New Delhi: While the Congress promised to strengthen the National Clean Air Program (NCAP) in order to “urgently tackle the problem of pollution” in its election manifesto released on Tuesday, the move may have come a tad too late, with a global report highlighting the extent of damage toxic air has already caused in India.
A 2019 report by State of Global Air (SoGA) says more than 1.2 million ( 12 lakh) people died in India in 2017 due to outdoor and indoor air pollution. This is an increase of 1 lakh people from 1.1 million deaths in 2015.
Air pollution is a major concern for India as New Delhi has got the notorious tag attached to it of being the most polluted capital in the world. The National Capital Region (NCR) is also ranked as the most polluted region across the globe.
After a long wait, India did introduce the National Clean air programme (NCAP) in January this year but it doesn’t have any legal backing or strong enough mandate. This is a real cause of concern, as among the 20 most polluted cities today, more than 15 are from India. That is why, while air pollution is the fifth biggest cause of death globally, it ranks third highest among all health risks in the country.
In the choked cities such as Delhi, Gurgaon and Faridabad as well as other cities in Indo-Gangetic plains, the air quality is so bad that it puts one in the bracket of a chain smoker even if one doesn’t smoke at all.
“Air pollution is a public health emergency in India and almost the entire country breathes air more polluted than the guidelines set by the World Health Organisation (WHO). About 80 per cent of the country does not even meet the Indian standards,” says Sunil Dahia, the clean air campaigner of Greenpeace.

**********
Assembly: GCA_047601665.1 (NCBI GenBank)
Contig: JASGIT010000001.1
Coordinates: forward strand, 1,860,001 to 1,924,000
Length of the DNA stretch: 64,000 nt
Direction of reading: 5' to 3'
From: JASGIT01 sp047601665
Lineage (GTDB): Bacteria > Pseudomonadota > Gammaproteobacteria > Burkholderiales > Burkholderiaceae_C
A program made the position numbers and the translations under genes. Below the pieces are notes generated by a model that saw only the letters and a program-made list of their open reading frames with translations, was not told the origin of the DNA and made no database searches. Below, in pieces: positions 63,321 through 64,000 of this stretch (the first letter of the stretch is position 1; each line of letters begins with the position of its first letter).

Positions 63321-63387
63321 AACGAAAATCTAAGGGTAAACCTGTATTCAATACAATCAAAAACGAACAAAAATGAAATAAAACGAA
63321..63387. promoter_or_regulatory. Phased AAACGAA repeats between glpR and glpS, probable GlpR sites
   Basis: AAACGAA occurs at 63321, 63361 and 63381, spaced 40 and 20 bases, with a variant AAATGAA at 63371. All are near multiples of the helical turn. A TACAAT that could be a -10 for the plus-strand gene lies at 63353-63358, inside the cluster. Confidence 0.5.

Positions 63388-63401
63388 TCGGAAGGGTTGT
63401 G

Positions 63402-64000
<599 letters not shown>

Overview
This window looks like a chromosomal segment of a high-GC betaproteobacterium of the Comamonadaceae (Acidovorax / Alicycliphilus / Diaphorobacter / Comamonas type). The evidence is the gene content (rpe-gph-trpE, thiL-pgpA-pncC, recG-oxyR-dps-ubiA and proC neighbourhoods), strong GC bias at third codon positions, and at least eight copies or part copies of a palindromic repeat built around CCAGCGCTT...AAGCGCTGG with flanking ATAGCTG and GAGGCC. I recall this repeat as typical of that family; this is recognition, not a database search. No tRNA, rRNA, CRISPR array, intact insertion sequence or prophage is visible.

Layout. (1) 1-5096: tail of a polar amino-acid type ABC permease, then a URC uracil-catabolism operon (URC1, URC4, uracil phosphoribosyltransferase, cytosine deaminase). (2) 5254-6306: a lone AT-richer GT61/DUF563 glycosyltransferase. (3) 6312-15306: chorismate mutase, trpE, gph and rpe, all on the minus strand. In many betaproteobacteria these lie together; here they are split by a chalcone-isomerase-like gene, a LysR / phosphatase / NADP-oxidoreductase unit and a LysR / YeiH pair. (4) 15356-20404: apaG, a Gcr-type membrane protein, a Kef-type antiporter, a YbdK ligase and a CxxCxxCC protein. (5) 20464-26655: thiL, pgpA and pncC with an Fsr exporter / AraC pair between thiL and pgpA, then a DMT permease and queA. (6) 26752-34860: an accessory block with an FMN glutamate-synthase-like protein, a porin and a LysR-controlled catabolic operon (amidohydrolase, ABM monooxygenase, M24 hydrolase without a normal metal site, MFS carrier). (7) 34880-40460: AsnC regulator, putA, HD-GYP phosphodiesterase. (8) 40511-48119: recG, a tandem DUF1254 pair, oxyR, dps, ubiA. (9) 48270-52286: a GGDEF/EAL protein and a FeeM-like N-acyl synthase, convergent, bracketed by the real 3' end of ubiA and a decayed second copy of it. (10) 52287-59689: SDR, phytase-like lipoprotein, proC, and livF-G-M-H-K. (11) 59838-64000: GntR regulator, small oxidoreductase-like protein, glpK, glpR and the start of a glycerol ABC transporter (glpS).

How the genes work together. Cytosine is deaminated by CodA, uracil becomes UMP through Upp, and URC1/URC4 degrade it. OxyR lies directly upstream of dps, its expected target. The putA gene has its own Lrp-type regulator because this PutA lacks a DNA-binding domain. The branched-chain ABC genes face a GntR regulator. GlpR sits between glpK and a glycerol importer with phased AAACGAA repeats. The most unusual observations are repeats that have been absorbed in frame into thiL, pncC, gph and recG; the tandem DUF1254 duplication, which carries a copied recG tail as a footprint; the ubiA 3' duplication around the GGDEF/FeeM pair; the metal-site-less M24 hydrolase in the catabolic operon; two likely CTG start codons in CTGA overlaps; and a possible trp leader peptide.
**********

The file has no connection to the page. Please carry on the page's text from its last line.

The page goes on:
The SoGA 2019 report says 92 per cent people across the world breathe air which has PM 2.5 levels much worse than prescribed under WHO guidelines. Air pollution kills more than five million people every year – one in every 10 deaths across the world – as per the report.
Over half of the total deaths attributed to air pollution happened in India and China in 2017. While China improved the air quality with stringent norms enforced, India’s air quality has worsened during the same time because of no strict norms or framework to keep the air clean. The average PM 2.5 levels in India remained 70 per cent higher than that of China.
“The only way to deal with this crisis is by reducing emissions and capping the consumption of polluting fossil fuels among other measures across sectors. Reducing the diesel and coal consumption in transport and power generation can help us move towards clean air,” says Dahia.
Due to the hazardous effects of polluted air, globally the life span of a child born today is shortened by 20 months. However, in South Asia the condition is far worse. Here, the life expectancy loss is as much as 30 months (two and a half years!). “Overall, the long-term exposure to outdoor and indoor air pollution contributed to nearly five million deaths from stroke, diabetes, heart attack, lung cancer and chronic lung disease in 2017,” the report says. Four South Asian countries – Bangladesh, India, Nepal and Pakistan – are among the most polluted and account for over 1.5 million air-pollution related deaths.
Two years ago in 2017, the State of Global Air report had highlighted the issue of alarming number of deaths in India but Indian government had rejected the findings, saying it will not depend on “global studies” for pollution deaths.
However, last year a report by Indian Council of Medical Research (ICMR) – India’s apex medical research body that works under the Ministry of Health and Family Welfare – published a research. It concluded that in India one in every eight deaths happens due to air pollution. In 2017, a total of 1.24 million people died due to indoor and outdoor air pollution. The research also found that while India has 18 per cent of the global population, it suffered 26 per cent of premature mortality and health loss attributable to air pollution globally.
However, despite the findings of its own research body, government of India has done little to tackle this health menace and it is looking for more “conclusive evidence”. At a time when the main opposition party has included the issue in its parliamentary election manifesto, one can only hope that other parties, including the ruling Bhartiya Janta Party, also take up the issue and it becomes a real concern for action, not just a promise on paper.